From January 02 to June 19, 2012, there were 262 hospitalizations, of which 10 patients refused to participate in the study and 103 did not meet the inclusion criteria, totaling 149 patients.

Categorical variables were described in absolute numbers and percentage, whereas the quantitative variables were expressed through mean and standard deviation, or by median and interquartile range. The two-tailed Fisher's test was applied to compare the groups of patients with and without delirium for categorical variables, and the t test or Mann-Whitney test to the ordinal quantitative variables according to data distribution. To identify factors related to delirium, variables with p<0.05 in univariate analysis were selected, as well as the backward selection method (alpha 0.05) to process multiple logistic regression. If a variable strongly prevailed over the others, a new model was processed and the variable was excluded from the new analysis. The Hosmer-Lemeshow's test was applied to analyze the regression model goodness-of-fit9. Analyses were performed using the R 3.0.1 (R Core Team, 2012) software and the significance level adopted was p<0.05 and confidence interval (CI) of 95%.


According to the selection criteria, the sample was made up of 149 patients. Of these, 69 (46.3%) presented delirium during ICU stay.

The sample characterization data show significant differences between the groups of patients with and without delirium. Among those presenting delirium the mean age was higher (p=0.001) with higher SAPS-III scores (p<0.001), higher ACCI mean (p=0.001), the prevailing type of ICU admission was medical (p<0.001) and length of ICU stay was longer (p<0.001). Despite the larger number of deaths in the group of patients with delirium, the difference between the groups was not statistically significant (Table 1).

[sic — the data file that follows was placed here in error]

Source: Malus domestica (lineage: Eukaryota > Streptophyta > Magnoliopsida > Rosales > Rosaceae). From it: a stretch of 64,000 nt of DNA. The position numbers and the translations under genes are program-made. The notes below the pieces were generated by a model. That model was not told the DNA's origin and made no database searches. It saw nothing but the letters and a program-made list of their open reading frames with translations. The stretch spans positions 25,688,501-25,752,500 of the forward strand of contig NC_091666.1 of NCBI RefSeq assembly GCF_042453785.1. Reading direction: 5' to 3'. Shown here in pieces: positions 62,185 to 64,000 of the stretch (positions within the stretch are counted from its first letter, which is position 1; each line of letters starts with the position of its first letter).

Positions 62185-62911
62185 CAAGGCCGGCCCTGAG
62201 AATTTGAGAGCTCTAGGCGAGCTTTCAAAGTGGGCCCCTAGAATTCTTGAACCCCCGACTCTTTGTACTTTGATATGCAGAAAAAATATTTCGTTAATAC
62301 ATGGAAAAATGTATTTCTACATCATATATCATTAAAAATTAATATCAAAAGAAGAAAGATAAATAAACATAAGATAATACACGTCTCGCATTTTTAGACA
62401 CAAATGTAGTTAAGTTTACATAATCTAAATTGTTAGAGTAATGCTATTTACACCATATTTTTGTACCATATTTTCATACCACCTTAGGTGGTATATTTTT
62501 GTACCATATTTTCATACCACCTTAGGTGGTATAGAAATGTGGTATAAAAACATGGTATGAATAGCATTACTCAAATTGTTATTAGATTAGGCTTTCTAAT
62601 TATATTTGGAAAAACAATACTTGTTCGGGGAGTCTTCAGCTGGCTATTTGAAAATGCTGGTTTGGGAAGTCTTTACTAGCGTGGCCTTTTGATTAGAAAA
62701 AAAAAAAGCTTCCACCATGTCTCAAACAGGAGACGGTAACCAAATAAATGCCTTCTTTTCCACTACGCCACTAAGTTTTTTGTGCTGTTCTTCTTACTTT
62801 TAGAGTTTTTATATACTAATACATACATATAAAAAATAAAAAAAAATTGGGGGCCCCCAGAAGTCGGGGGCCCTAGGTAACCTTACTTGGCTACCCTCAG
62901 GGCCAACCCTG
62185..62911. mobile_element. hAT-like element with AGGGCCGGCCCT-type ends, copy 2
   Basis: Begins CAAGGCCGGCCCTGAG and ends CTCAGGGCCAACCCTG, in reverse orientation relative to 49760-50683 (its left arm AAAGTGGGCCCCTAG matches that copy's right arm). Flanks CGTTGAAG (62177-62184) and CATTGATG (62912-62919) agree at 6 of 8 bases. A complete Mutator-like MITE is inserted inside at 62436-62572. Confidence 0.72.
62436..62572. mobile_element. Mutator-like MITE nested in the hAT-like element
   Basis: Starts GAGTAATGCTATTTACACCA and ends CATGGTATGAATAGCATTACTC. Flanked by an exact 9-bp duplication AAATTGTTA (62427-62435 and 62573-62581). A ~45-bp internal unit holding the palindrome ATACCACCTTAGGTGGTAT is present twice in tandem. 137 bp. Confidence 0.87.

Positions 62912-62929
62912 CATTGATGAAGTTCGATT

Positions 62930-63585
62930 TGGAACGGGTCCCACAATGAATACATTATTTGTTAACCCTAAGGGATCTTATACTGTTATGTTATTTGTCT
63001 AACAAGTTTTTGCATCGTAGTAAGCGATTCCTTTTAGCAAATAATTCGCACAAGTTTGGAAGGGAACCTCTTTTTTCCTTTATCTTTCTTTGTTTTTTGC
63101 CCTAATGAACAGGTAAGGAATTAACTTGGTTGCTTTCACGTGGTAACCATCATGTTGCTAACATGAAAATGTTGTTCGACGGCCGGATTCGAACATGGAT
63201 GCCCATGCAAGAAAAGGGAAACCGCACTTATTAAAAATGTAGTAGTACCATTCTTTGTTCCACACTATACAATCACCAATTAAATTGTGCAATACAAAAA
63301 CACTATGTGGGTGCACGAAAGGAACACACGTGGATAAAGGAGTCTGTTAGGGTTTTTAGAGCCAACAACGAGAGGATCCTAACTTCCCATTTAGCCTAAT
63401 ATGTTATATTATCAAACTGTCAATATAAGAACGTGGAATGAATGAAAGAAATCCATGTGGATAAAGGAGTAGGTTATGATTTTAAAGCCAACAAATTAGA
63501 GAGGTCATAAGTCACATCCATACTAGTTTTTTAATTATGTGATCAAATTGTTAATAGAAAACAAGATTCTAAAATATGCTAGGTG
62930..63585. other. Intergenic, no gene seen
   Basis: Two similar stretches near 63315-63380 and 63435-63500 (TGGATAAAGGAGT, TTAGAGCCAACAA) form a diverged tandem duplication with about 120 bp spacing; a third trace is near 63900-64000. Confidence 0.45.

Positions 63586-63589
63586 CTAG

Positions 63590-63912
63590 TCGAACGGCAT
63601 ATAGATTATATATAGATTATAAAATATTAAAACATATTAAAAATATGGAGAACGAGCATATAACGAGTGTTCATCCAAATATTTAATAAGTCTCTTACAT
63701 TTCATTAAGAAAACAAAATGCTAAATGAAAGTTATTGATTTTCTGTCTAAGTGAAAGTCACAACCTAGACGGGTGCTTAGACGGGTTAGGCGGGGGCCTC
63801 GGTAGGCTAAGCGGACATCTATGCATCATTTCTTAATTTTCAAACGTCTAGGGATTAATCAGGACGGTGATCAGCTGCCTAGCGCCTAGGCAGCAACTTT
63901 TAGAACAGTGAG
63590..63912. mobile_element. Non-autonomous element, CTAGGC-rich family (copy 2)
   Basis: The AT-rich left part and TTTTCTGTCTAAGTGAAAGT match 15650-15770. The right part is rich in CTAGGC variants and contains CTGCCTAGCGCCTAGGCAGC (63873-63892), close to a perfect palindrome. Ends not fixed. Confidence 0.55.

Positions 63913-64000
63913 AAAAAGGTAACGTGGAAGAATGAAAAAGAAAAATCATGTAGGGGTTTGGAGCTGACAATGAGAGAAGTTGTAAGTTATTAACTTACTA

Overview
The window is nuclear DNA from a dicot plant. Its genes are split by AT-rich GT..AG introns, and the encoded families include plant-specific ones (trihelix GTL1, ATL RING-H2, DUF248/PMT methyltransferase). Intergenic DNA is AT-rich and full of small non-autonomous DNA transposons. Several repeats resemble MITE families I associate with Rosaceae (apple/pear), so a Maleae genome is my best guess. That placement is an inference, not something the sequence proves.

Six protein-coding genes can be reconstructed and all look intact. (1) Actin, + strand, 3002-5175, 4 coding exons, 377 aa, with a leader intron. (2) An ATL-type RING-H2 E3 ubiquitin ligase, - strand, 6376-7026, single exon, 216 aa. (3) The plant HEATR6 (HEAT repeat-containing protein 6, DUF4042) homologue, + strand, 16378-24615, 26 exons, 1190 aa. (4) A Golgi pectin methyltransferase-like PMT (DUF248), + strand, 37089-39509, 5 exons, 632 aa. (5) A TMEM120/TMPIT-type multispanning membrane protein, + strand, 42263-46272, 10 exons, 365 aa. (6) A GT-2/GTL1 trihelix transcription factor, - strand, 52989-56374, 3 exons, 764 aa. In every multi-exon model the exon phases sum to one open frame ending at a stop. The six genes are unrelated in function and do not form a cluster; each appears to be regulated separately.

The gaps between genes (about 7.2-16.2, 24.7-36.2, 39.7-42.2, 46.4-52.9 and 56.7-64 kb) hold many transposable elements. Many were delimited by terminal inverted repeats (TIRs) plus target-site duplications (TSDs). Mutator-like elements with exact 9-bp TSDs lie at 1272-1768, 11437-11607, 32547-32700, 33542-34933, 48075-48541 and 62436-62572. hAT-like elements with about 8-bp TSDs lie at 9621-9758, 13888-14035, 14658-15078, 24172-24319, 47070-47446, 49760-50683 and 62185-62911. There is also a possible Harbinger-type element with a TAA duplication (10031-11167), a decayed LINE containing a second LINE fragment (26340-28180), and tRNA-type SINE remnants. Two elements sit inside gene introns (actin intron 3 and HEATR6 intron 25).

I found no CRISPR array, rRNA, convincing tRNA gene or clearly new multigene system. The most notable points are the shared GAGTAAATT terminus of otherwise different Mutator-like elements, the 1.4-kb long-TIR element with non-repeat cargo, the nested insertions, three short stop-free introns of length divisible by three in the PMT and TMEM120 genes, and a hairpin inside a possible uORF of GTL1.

Table 1 Patients with and without delirium according to demographic and clinical variables - São Paulo, São Paulo, Brazil, 2012. 

Variables With delirium Without delirium p
(n=69) (n=80)
Age, median (IQ*) 65 (22.0) 54 (24.25) 0.001
Sex: Women, n (%) 27 (39.1) 31 (38.8) 1
Men, n (%) 42 (60.9) 49 (61.2)
SAPS-III§, mean (SD||) 58.2 (+16.1) 44.5 (+16.8) <0.00
ACCI**, median (IQ*) 3 (3.0) 2 (2.25) 0.001
ICU admission type: Surgical, n (%) Medical, n (%) 7 (10.0) 62 (90.0) 33 (41.0) 47 (59.0) <0.00
ICU†† stay, median (IQ * ) 11 (16.0) 4 (4.0) <0.00
Death, n (%) 16 (23.2) 9 (11.2) 0.077

*Interquartile interval



§ Simplified Acute Physiology Score III

||Standard deviation

t test

**Age-adjusted Charlson's Comorbidity Index

†† Intensive Care Unit.

Comparing frequencies between the group of patients with delirium and those without, there are significant differences (p<0.001) regarding the use of MPV, physical restraint, midazolam, fentanyl, propofol, tramal and morphine (p=0.027) (Table 2).

Table 2 Patients with and without delirium according to mechanical pulmonary ventilation, physical and therapeutic restraint - São Paulo, São Paulo, Brazil, 2012. 

Variables With delirium Without delirium p*
(n=69) n (%) (n=80) n (%)
MPV 54 (78.3) 15 (18.8) <0.001
Physical restraint 57 (82.6) 8 (10.0) <0.001
Midazolam 41 (59.4) 9 (11.3) <0.001
Fentanyl 48 (69.6) 16 (20.0) <0.001
Propofol 23 (33.3) 6 (7.5) <0.001
Tramal 48 (69.6) 32 (40.0) <0.001
Morphine 20 (29.0) 11 (13.8) 0.027

* Fischer

mechanical pulmonary ventilation.

To identify factors related to delirium, the variables with p<0.05 in the univariate analysis were firstly related, as follows: age, SAPS-III, ACCI, ICU admission type, ICU stay, MPV, physical restraint, midazolam, fentanyl, propofol and morphine.

The model shows that age (p=0.019) and physical restraint (p<0.001) variables are related to delirium. At every increased year of life the chance for the patient to have delirium increases by 4%, whereas the presence of physical restraint increases by 44.3 times the patient's chance of having delirium. The Hosmer-Lemeshow's test did not reject the model adequacy (p = 0.646) (Table 3).